1983 - Thanks to American Classic Images for this great view of the signage from the west.

early 1980s - Another nice shot of the facade when the theatre was still named the Pix. It was shared by Ken McIntyre as a post on the private Facebook group Photos of Los Angeles.

early 1980s - End of the line for the theatre as the Pix following its closure by Pacific Theatres. At the end it was Spanish language film house. The marquee is advising their customers to go up the street to the Vine Theatre instead. When the house reopened it was a legit venue under Nederlander management. Thanks to Ken McIntyre for finding the photo. 

1985 - "12 Angry Men" was the inaugural production after the theatre reopened as a legit house called the Henry Fonda following a renovation by Pacific Theatres and the Nederlander Organization. Thanks to April Clemmer for locating this shot with Shirlee Fonda, Henry's widow, out in front. 

1985 - The dormant theatre plugging the L.A. Civic Light Opera production of "South Pacific," running at the Dorothy Chandler Pavilion from May 14 through July 6. Thanks to April Clemmer for locating the photo.

1985 - Debbie Allen in a pre-Broadway L.A. Civic Light Opera revival of "Sweet Charity." But not playing at the Fonda. After the July 16 to August 31 run at the Dorothy Chandler Pavilion it played San Francisco from September 7 until November 2. The production opened at the Minskoff Theatre in New York on April 27, 1986. Thanks to April Clemmer for sharing the photo from Marc Wanamaker's collection.

1985 - The Henry Fonda with an engagement of Harold Pinter's "Old Times" starring Harold Pinter himself along with Liv Ullmann. Thanks to the now-vanished American Classic Images website for this October photo. See the November 1 L.A. Times review.

1986 - A telephoto view west on Hollywood Blvd. It's a Tony Barnard photo for the L.A. Times appearing on Calisphere. It's also on the UCLA Library site. There's also a second take of the same vista. The UCLA site has a zoom feature so you can go in and pan around.

The vertical for the the Henry Fonda is on the left. The Egyptian is down there somewhere. Way down is the El Capitan (with its vertical saying Paramount). On the right beyond the X Theatre are the World Theatre hiding behind it (with a blank marquee), the Pantages, and the Warner (by this time with Pacific on its vertical). 
1987 - On the Historic Hollywood Photographs website see two shots of the marquee of the then-dormant theatre advertising the Bolshoi Ballet, their images #T-020-1 and #T-020-2.  

1990s - A play called "Party," which the L.A. Times noted produced "explosive laughs." Thanks to April Clemmer for locating the photo. Also see another "Party" shot she found taken a bit more from the west. Visit the April's Old Hollywood site for information on walking tours and special events April hosts. She's also on Facebook.
c.2000 - Another view taken after the failure of the Nederlander / Pacific Theatres attempt to return the building to legit theatre use. The marquee was plugging "The Lion King" at the Pantages. Thanks to Ken Roe for his photo, appearing as a post on Cinema Treasures.

2002 - The theatre reactivated as a music venue. It's a Betty Sword photo in the collection of theatre historian Cezar Del Valle. Pay him a visit on the Theatre Talks blog. Thanks, Cezar!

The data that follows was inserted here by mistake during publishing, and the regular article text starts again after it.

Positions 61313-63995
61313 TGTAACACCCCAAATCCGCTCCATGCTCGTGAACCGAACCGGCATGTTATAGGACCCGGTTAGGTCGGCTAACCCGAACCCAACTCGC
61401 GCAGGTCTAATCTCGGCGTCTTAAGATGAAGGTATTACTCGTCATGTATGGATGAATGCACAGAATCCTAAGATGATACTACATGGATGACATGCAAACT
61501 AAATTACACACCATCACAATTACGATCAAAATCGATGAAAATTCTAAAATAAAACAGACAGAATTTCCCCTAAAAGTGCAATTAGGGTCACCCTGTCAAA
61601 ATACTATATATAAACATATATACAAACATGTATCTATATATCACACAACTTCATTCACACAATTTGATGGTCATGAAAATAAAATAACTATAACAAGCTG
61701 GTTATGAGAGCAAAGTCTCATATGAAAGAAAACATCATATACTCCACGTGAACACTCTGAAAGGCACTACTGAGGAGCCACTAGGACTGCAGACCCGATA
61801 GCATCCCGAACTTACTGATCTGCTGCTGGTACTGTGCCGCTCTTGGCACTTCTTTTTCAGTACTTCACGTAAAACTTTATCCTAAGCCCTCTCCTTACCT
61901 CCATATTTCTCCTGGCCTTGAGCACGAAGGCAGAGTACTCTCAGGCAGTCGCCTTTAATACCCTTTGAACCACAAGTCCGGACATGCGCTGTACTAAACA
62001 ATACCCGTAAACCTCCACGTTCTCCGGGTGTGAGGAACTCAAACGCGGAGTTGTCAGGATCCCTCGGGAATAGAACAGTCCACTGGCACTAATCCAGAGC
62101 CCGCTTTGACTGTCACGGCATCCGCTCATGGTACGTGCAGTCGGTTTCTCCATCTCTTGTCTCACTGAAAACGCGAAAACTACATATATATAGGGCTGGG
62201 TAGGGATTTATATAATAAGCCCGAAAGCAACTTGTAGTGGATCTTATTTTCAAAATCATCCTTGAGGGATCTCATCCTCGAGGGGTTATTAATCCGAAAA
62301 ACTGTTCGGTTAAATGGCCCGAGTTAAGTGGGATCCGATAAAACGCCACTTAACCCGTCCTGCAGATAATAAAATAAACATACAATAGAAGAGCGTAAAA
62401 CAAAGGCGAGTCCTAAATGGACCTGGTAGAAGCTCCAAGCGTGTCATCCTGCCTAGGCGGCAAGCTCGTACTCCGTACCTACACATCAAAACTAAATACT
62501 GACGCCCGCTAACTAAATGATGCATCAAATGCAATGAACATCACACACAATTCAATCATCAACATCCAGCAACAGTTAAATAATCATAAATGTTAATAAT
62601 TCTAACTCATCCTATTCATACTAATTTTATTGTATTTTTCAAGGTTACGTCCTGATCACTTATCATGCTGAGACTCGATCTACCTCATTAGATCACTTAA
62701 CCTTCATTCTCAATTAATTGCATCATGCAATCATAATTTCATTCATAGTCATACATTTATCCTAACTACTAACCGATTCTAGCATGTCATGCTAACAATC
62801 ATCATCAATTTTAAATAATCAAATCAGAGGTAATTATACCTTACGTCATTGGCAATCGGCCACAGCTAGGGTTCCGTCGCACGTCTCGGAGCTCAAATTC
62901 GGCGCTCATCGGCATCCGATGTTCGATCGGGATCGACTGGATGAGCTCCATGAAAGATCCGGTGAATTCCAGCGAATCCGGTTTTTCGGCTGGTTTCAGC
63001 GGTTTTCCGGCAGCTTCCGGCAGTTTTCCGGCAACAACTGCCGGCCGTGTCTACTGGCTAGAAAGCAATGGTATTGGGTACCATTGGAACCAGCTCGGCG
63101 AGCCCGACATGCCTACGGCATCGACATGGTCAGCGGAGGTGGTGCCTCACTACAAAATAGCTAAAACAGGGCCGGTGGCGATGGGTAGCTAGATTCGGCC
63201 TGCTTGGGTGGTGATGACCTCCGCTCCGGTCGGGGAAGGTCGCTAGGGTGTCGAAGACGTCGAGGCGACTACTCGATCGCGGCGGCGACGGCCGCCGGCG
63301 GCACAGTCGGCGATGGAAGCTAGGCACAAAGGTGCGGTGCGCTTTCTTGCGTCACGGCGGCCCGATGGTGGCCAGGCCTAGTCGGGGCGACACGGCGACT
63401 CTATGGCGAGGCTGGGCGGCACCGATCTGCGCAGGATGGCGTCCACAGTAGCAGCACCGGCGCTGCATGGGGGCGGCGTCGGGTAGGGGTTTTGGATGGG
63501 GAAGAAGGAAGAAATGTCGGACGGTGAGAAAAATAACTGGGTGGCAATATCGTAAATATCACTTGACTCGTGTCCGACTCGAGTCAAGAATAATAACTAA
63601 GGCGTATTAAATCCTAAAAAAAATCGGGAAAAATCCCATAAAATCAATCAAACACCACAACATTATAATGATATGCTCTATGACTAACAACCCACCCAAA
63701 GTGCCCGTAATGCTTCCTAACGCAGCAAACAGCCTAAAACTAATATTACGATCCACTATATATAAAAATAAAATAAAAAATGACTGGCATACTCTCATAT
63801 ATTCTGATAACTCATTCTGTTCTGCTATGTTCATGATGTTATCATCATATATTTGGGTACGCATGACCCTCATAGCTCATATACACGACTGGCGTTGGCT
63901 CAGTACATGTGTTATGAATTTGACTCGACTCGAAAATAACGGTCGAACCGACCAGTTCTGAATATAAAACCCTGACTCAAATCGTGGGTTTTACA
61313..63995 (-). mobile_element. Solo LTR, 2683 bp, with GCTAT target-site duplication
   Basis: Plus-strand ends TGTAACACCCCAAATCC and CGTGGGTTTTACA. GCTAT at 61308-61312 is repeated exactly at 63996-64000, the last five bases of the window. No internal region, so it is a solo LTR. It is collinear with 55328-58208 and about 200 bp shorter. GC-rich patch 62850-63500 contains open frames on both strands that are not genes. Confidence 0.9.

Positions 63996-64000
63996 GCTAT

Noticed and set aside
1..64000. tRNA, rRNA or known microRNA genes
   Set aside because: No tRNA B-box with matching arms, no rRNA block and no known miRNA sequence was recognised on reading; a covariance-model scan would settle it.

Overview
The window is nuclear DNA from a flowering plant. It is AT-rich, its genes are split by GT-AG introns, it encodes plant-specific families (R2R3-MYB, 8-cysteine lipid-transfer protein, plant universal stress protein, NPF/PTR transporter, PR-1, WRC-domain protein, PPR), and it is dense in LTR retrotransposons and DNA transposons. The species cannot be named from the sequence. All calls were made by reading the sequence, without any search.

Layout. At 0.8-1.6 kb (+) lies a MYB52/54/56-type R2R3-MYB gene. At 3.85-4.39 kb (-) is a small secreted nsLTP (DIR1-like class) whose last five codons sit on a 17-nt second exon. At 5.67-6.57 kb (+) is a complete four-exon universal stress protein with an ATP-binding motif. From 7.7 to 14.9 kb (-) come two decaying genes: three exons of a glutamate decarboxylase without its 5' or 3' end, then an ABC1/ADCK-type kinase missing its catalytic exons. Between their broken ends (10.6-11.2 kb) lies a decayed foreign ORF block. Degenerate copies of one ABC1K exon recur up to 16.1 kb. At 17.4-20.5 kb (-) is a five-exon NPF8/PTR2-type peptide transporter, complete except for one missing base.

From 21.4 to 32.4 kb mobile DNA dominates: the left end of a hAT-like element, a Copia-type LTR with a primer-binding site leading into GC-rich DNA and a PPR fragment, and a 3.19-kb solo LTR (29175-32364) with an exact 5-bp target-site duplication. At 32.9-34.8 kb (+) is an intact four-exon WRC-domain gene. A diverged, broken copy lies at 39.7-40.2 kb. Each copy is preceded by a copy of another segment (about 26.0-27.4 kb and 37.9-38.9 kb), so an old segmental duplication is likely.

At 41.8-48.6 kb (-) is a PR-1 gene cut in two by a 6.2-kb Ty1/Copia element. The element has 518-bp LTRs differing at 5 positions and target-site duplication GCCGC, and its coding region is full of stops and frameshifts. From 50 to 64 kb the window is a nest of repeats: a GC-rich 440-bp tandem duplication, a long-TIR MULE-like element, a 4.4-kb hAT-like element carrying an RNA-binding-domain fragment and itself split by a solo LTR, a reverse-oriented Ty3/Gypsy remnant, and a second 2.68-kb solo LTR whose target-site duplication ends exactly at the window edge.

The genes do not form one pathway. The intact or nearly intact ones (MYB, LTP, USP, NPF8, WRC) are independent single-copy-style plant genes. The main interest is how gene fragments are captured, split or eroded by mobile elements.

2007 - At the time of this shot from the east the stagehouse was doing extra revenue duty as a billboard for "American Gangster."  Photo: Bill Counter

2007 - A facade detail from the previous photo. 

2007 - The entry still shows off the Fox West Coast circuit Skouras-style remodel the lobby areas got in the 40s. Photo: Bill Counter

2007 - The Henry Fonda name still on the vertical at this time dated from the Nederlander operation of the venue as a legit house in the 1980s. Photo: Bill Counter

2012 - The marquee says "You Can't Stop The Music" -- but the building owner obviously could stop it when she was unhappy about certain changes in the operation and an unauthorized sublease. Here in February the theatre was closed following eviction of the tenants -- the building was then leased to concert promoter Goldenvoice.  Photo: Bill Counter

2012 - The theatre obviously began life as a legitimate theatre -- just look at the size of the stagehouse in relation to the rest of the building. Here the vertical sign is still saying "Henry Fonda." Photo: Bill Counter

2013 - The theatre rebranded as the Fonda. Thanks to Martin Pal, who included the photo in his Noirish Los Angeles post #28606.

2018 - A view from the west. Yes, there's a nice Spanish style facade still under that 1950s vintage cladding on the second story. There once was talk (by a previous operator) about restoring the facade. Photo: Bill Counter

2019 - Looking east. Photo: Bill Counter

2019 - Friends Of The Fonda night at the theatre. Photo: Bill Counter

2019 - A marquee detail. Thanks to Cat Lukaszewski for her photo, one of nineteen in her Fonda album on Facebook that were taken at the Friends Of The Fonda open house in August.

2019 - The theatre's owner, Leslie Blumberg, and, seated, a friend of the family checking people in for the gathering of the short-lived Friends group. It was a thrust by the owner to apply pressure on the developers of the lot to the east so that they would grant an easement allowing continued truck access through their property for loading in shows at the back of the theatre. Photo: Bill Counter

2019 - The west side of the 40s vintage ticket lobby. Photo: Bill Counter

2019 - A detail of the ceiling of the entrance area. Photo: Cat Lukaszewski